The Bell Curve (1994) by Richard Herrnstein and Charles Murray, which argued that IQ is destiny, was the most IQ-glorifying book since . . . well, ever. Now Mr. Murray has taken a big step away from his position in that book, yet he continues to glorify IQ.
In today’s Wall Street Journal, Mr. Murray wrote an op-ed piece (“What’s wrong with vocational school?”) with which I mostly agree. His main point is that for most students, college is a waste of time. As a college teacher (at Berkeley), I have seen that all too clearly. Mr. Murray has an unfortunate way of stating his position. “A four-year college education teaches advanced analytic skills and information at a level that exceeds the intellectual capacity of most people.” I’d put it differently: A four-year college education teaches analytic skills and information at a level that exceeds the interest of most people. I am sure that if my students or anyone’s students were more interested in the material, they would learn it better. That most college students are not interested in the same things as most college professors is a good thing, economically speaking. A healthy economy is a diverse economy; a diverse economy requires a wide range of skills and knowledge, much wider than the narrow skills and knowledge possessed and taught by college teachers. But it is a bad thing for the students and teachers, who are trapped. They have to be there. I feel worse for the students, of course — they are paying to be there.
It isn’t complicated: IQ tests were designed to predict school performance. They do. People with higher IQs do better in school. To believe in the value of IQ is to believe in the school system it reflects. To glorify one is to glorify the other. Now Mr. Murray has taken a step away from one (the school system) but not the other (IQ). Well, nobody’s perfect.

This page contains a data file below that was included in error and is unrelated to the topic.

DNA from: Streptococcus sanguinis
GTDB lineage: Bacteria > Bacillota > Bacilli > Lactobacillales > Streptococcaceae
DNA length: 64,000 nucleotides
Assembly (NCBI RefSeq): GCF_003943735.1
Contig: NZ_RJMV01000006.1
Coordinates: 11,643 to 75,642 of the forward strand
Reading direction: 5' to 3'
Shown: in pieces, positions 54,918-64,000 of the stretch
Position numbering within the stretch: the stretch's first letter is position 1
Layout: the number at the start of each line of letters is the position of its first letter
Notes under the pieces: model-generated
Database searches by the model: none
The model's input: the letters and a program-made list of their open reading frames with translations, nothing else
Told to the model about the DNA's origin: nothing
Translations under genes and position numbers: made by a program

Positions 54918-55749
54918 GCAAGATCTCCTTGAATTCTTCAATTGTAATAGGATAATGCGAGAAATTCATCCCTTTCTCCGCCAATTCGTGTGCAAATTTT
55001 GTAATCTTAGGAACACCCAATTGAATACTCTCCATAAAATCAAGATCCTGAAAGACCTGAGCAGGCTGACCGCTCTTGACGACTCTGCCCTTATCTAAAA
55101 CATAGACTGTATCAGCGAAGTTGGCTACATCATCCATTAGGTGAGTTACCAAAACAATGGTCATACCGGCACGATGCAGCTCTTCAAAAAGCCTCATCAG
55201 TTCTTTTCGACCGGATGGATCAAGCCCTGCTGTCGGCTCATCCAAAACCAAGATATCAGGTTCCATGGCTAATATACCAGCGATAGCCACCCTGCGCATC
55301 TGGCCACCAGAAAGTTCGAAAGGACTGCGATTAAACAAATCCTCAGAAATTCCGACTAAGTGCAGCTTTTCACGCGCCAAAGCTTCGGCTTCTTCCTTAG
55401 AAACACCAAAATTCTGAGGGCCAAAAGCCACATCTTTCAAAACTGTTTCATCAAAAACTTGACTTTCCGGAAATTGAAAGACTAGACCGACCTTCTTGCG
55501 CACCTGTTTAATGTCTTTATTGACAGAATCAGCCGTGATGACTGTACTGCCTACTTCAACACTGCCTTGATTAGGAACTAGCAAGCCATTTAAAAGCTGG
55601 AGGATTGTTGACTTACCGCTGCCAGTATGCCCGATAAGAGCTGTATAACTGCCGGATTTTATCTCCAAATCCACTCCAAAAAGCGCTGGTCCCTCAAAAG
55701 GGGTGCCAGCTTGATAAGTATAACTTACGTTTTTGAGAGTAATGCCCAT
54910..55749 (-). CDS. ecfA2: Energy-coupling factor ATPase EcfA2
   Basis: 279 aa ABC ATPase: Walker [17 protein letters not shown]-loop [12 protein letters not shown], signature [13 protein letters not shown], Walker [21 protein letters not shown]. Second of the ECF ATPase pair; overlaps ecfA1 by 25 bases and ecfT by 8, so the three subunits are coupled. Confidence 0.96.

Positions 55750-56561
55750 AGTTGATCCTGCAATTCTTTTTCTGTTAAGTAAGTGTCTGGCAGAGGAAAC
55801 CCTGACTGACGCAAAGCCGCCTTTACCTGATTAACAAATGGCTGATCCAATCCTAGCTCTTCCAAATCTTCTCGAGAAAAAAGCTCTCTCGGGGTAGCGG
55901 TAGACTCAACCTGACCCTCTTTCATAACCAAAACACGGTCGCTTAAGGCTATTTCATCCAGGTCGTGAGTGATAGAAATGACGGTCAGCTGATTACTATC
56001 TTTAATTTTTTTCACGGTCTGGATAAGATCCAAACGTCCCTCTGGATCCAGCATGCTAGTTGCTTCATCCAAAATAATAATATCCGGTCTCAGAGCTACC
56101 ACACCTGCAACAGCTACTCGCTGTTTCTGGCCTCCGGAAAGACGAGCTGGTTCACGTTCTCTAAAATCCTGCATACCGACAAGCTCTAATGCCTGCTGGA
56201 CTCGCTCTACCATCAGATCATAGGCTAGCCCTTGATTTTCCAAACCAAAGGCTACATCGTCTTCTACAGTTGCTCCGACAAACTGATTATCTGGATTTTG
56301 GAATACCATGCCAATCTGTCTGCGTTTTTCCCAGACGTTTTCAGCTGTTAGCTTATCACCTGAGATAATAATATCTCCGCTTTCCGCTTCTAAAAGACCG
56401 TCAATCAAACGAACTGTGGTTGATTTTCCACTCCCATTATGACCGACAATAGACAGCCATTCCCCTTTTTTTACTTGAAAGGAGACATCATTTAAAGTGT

Were I grading The Bell Curve, I would give it a B. The sad truth is that its basic conclusion, that a high IQ is really helpful, is entirely correct. A better book would have replaced the wacky genetic chapter with an attempt to understand why IQ matters so much. In a world where we place less weight on successful completion of college — the world that Murray now advocates — IQ will matter less.
In The Nature of Economies, Jane Jacobs pointed to the stultifying effects of discrimination. “Macho cultures typically have pitiful, weak economies,” she wrote. “Half their population, doing economically important types of work, such as cooking and food processing . . . are excluded from taking initiatives to develop all that work [e.g., open a restaurant] — and nobody else does it, either.” IQ discrimination is also stultifying. If our society did a better job of helping students who are not good at college — helping them find jobs where their abilities shine, instead of wasting four precious years of their lives — the entire economy would benefit.